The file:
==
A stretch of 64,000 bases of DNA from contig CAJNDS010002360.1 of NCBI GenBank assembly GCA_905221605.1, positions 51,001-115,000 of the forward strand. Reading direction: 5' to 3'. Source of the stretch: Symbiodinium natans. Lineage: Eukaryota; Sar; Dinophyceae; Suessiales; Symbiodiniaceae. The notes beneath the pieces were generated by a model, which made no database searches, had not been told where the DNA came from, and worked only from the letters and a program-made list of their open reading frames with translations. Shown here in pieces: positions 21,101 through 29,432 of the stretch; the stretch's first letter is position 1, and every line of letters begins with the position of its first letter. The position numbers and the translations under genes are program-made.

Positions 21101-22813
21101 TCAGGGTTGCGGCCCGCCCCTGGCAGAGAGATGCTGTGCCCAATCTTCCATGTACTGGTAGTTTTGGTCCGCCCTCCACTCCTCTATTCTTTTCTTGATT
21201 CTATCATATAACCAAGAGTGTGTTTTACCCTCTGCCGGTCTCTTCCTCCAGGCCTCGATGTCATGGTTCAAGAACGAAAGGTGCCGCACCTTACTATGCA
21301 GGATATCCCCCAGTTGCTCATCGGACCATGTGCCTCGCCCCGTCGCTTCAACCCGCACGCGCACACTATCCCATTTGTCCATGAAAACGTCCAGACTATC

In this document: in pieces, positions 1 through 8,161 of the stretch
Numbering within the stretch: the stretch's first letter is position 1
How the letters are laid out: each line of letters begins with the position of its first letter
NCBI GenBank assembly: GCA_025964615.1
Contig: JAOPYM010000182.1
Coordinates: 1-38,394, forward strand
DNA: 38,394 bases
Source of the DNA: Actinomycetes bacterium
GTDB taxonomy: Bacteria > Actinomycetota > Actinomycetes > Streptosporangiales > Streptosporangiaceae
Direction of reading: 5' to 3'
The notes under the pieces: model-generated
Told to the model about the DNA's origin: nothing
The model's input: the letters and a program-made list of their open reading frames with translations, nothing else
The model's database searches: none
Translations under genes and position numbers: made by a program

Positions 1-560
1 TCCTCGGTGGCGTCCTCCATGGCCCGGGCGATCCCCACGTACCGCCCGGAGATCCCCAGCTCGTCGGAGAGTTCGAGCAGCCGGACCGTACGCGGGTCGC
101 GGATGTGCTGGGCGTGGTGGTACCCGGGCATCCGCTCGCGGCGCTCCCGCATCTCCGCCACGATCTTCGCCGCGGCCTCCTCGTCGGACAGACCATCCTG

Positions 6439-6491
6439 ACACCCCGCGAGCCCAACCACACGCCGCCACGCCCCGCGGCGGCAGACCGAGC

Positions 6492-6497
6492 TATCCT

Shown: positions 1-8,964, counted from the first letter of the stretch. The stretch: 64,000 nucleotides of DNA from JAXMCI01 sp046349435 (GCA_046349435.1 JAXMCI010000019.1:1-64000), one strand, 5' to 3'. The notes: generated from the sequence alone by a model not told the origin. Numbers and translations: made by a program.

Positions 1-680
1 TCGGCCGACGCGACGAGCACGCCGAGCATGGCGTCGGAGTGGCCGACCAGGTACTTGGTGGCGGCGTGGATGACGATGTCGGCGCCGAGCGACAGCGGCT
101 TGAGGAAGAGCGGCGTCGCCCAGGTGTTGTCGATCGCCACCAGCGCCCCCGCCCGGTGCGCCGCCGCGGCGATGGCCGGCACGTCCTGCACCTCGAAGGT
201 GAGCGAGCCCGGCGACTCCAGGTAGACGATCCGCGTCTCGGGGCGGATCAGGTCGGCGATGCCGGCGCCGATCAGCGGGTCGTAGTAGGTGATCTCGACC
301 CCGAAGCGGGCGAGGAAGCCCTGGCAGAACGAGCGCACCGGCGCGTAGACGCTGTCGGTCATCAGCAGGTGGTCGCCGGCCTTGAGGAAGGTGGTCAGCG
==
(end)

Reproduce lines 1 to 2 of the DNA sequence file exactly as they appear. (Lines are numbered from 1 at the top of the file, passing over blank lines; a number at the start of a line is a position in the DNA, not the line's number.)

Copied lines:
A stretch of 64,000 bases of DNA from contig CAJNDS010002360.1 of NCBI GenBank assembly GCA_905221605.1, positions 51,001-115,000 of the forward strand. Reading direction: 5' to 3'. Source of the stretch: Symbiodinium natans. Lineage: Eukaryota; Sar; Dinophyceae; Suessiales; Symbiodiniaceae. The notes beneath the pieces were generated by a model, which made no database searches, had not been told where the DNA came from, and worked only from the letters and a program-made list of their open reading frames with translations. Shown here in pieces: positions 21,101 through 29,432 of the stretch; the stretch's first letter is position 1, and every line of letters begins with the position of its first letter. The position numbers and the translations under genes are program-made.

Positions 21101-22813